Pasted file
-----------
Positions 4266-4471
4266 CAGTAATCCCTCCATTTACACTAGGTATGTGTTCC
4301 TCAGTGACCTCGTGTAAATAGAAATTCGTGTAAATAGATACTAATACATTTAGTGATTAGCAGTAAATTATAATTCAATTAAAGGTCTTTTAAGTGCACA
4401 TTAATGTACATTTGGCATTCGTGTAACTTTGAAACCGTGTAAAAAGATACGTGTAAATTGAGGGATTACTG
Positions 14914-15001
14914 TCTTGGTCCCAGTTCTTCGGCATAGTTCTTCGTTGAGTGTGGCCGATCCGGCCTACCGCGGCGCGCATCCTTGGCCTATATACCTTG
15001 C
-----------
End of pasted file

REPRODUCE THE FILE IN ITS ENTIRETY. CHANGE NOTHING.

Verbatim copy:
Positions 4266-4471
4266 CAGTAATCCCTCCATTTACACTAGGTATGTGTTCC
4301 TCAGTGACCTCGTGTAAATAGAAATTCGTGTAAATAGATACTAATACATTTAGTGATTAGCAGTAAATTATAATTCAATTAAAGGTCTTTTAAGTGCACA
4401 TTAATGTACATTTGGCATTCGTGTAACTTTGAAACCGTGTAAAAAGATACGTGTAAATTGAGGGATTACTG
Positions 14914-15001
14914 TCTTGGTCCCAGTTCTTCGGCATAGTTCTTCGTTGAGTGTGGCCGATCCGGCCTACCGCGGCGCGCATCCTTGGCCTATATACCTTG
15001 C